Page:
By Walter F. Roche Jr.
US Nitrogen is asking Tennessee environmental regulators to approve yet another change easing the limits on a permit governing its controversial ammonium nitrate manufacturing facility in Tennessee's Greene County.
In a petition filed Monday with the Tennessee Department of Environment and Conservation, the company asked the state agency to double the number of flare start up hours allowable for each circuit of ammonium train start up.
The request argues that the change will not result in any increase in emissions "but will significantly enhance US Nitrogen's operating flexibility."
The petition follows another report filed by USN with TDEC showing that while the company discharged more than 2.4 million gallons of water in the Nolichucky River in February, it withdrew no water from the river during that period.
That official report came despite a press notice issued by the company that it attained "full capacity" during that same period.
Company officials have not responded to repeated requests for comment on their start-up efforts.
In another recent filing US Nitrogen officials cited adverse market conditions as a cause for delays in the actual full operation of the Tennessee facility.
Monday, March 13, 2017
By Walter F. Roche Jr.
Officials of US Nitrogen are citing an unanticipated slump in the market for nitric acid and ammonium nitrate along with equipment failure as reasons state environmental officials should grant the company a second extension on completing testing on a new production facility.
In a five-page letter dated March 10, US Nitrogen Plant Manager Andrew Velo said the Tennessee Department of Environment and Conservation should grant the extension as a "force majeure," an event that was beyond the company's control and could not have been anticipated.
"The entire market for nitric acid is in a slump," the letter states.
Velo said the company considered storing the nitric acid that can't be sold on the site in temporary storage vessels such as rail cars "but we don't have room for the rail cars we need."
In addition Velo wrote that the temporary vessels"would create potential environmental and safety issues due to the additional loading and unloading of the vessels."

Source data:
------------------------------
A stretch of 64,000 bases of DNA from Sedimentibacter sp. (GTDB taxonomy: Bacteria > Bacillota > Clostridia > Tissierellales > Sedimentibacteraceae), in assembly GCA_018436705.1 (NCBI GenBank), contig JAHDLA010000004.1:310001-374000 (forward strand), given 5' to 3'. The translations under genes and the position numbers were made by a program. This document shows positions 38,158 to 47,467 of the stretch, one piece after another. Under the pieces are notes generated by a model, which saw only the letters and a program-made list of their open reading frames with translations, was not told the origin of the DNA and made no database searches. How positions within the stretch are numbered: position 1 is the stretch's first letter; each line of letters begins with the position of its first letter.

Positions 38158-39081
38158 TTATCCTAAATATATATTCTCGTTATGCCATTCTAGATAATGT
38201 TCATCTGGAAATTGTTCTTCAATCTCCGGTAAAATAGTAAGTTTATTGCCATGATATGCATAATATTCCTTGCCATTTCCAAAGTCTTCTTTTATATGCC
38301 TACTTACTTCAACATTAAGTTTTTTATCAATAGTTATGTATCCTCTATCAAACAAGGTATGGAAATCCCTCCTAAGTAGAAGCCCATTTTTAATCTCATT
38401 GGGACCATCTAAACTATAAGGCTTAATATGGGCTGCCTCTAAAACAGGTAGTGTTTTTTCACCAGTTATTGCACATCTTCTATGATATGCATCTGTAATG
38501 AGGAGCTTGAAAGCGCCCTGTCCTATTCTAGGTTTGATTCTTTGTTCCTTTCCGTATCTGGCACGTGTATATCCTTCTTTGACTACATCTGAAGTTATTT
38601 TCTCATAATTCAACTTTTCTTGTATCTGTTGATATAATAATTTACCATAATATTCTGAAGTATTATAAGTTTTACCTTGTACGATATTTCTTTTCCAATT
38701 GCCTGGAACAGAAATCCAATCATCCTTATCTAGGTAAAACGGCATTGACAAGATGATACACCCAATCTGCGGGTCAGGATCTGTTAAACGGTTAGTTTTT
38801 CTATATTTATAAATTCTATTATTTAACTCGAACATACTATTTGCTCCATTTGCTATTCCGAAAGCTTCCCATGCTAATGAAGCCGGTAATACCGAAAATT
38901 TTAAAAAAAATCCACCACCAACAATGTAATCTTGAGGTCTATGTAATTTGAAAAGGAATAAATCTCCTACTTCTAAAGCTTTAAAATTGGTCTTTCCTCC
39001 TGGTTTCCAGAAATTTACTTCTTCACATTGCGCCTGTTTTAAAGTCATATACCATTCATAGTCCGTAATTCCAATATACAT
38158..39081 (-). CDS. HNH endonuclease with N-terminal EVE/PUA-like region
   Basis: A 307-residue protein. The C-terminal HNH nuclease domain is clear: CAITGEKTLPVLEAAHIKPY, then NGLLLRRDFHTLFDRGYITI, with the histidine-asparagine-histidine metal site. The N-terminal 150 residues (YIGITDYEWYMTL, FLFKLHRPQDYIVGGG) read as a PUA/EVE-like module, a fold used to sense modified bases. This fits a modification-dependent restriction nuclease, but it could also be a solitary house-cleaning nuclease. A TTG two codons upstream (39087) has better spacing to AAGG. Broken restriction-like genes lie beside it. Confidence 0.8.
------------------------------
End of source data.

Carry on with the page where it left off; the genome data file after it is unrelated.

Velo's letter cites other cases, including a steel plant and a facility in Indiana, in which the U.S. Environmental Protection Agency allowed an extension based on a force majeure.
Velo said an additional reason an extension is needed is the problems with "equipment failures" in the emissions monitoring equipment for the nitric acid facility.
According to the letter, Velo met with TDEC officials on March 1 to discuss the extension request.
Citing the discussion at that session, Velo wrote "(T)he market for our product has changed such that we are able to produce more nitric acid and more ammonium nitrate than we can sell."
"The market conditions are beyond our control," Velo added.
He said that if TDEC does not grant the extension due to a force majeure, it still could grant an extension through its enforcement powers.
But, Velo added, if TDEC decides to do that "US Nitrogen requests that no fines be imposed."
In any case the letter concludes, "There is no physical way the tests can be performed by the existing deadline."
Thursday, March 9, 2017
By Walter F. Roche Jr.
Nearly a month after it was submitted, Tennessee environmental officials have finally posted on the agency website a monthly Nolichucky River water withdrawal and discharge report from US Nitrogen.
The report, which shows little activity, is dated Feb. 14 but was only posted by TDEC today. The reports are usually posted mid-month.
According to the report US Nitrogen pumped a total of 3.4 million gallons from the river on four consecutive days between Jan. 14 to Jan. 17. The daily amounts ranged from 4,395 gallons to 1.2 million gallons.
Three discharges totaling a little over 3 million gallons were reported from Jan. 5 to Jan. 8.
In seeking state approval, the company projected that at full operation nearly two million gallons per day would be drawn from the river, with more than half being discharged back into the Nolichucky.
The report indicates there has been little activity at the $200 million Midway facility despite the recent release of a press statement contending the ammonium nitrate facility had reached full capacity.
US Nitrogen has asked TDEC for an extension in meeting reporting requirements for its nitric acid plant, a key component of the operation.
A TDEC spokeswoman said US Nitrogen has agreed to notify the agency when further attempts to start up the acid plant are scheduled. State inspectors were on hand for the last failed attempt in January.
Kim Schofinski said a startup was initiated on Jan. 17 but then shutdown.
"They are working to service the nitrous oxide continuous emission monitor before scheduling a restart of the plant," she wrote in an email.
She said US Nitrogen's extension request for the acid plant is still under review.